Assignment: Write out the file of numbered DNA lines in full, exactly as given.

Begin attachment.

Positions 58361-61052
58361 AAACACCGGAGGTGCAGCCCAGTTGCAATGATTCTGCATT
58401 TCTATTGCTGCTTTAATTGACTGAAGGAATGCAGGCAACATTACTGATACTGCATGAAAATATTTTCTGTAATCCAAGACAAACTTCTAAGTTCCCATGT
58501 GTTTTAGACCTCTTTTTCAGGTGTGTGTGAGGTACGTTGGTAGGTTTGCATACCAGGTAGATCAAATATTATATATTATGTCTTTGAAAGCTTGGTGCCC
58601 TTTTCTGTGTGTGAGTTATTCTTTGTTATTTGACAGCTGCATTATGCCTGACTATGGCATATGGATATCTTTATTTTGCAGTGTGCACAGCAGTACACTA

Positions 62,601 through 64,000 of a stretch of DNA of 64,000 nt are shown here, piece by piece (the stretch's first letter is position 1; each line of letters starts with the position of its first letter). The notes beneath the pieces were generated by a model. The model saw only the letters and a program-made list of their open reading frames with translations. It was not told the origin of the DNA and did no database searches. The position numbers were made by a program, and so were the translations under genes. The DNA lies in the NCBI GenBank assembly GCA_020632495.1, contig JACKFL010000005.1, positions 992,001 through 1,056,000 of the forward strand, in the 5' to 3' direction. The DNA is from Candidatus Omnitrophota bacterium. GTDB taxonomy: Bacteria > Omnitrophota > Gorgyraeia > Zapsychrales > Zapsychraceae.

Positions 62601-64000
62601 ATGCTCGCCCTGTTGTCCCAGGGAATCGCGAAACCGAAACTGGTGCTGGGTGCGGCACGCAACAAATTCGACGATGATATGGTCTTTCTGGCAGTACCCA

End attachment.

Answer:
Positions 58361-61052
58361 AAACACCGGAGGTGCAGCCCAGTTGCAATGATTCTGCATT
58401 TCTATTGCTGCTTTAATTGACTGAAGGAATGCAGGCAACATTACTGATACTGCATGAAAATATTTTCTGTAATCCAAGACAAACTTCTAAGTTCCCATGT
58501 GTTTTAGACCTCTTTTTCAGGTGTGTGTGAGGTACGTTGGTAGGTTTGCATACCAGGTAGATCAAATATTATATATTATGTCTTTGAAAGCTTGGTGCCC
58601 TTTTCTGTGTGTGAGTTATTCTTTGTTATTTGACAGCTGCATTATGCCTGACTATGGCATATGGATATCTTTATTTTGCAGTGTGCACAGCAGTACACTA

Positions 62,601 through 64,000 of a stretch of DNA of 64,000 nt are shown here, piece by piece (the stretch's first letter is position 1; each line of letters starts with the position of its first letter). The notes beneath the pieces were generated by a model. The model saw only the letters and a program-made list of their open reading frames with translations. It was not told the origin of the DNA and did no database searches. The position numbers were made by a program, and so were the translations under genes. The DNA lies in the NCBI GenBank assembly GCA_020632495.1, contig JACKFL010000005.1, positions 992,001 through 1,056,000 of the forward strand, in the 5' to 3' direction. The DNA is from Candidatus Omnitrophota bacterium. GTDB taxonomy: Bacteria > Omnitrophota > Gorgyraeia > Zapsychrales > Zapsychraceae.

Positions 62601-64000
62601 ATGCTCGCCCTGTTGTCCCAGGGAATCGCGAAACCGAAACTGGTGCTGGGTGCGGCACGCAACAAATTCGACGATGATATGGTCTTTCTGGCAGTACCCA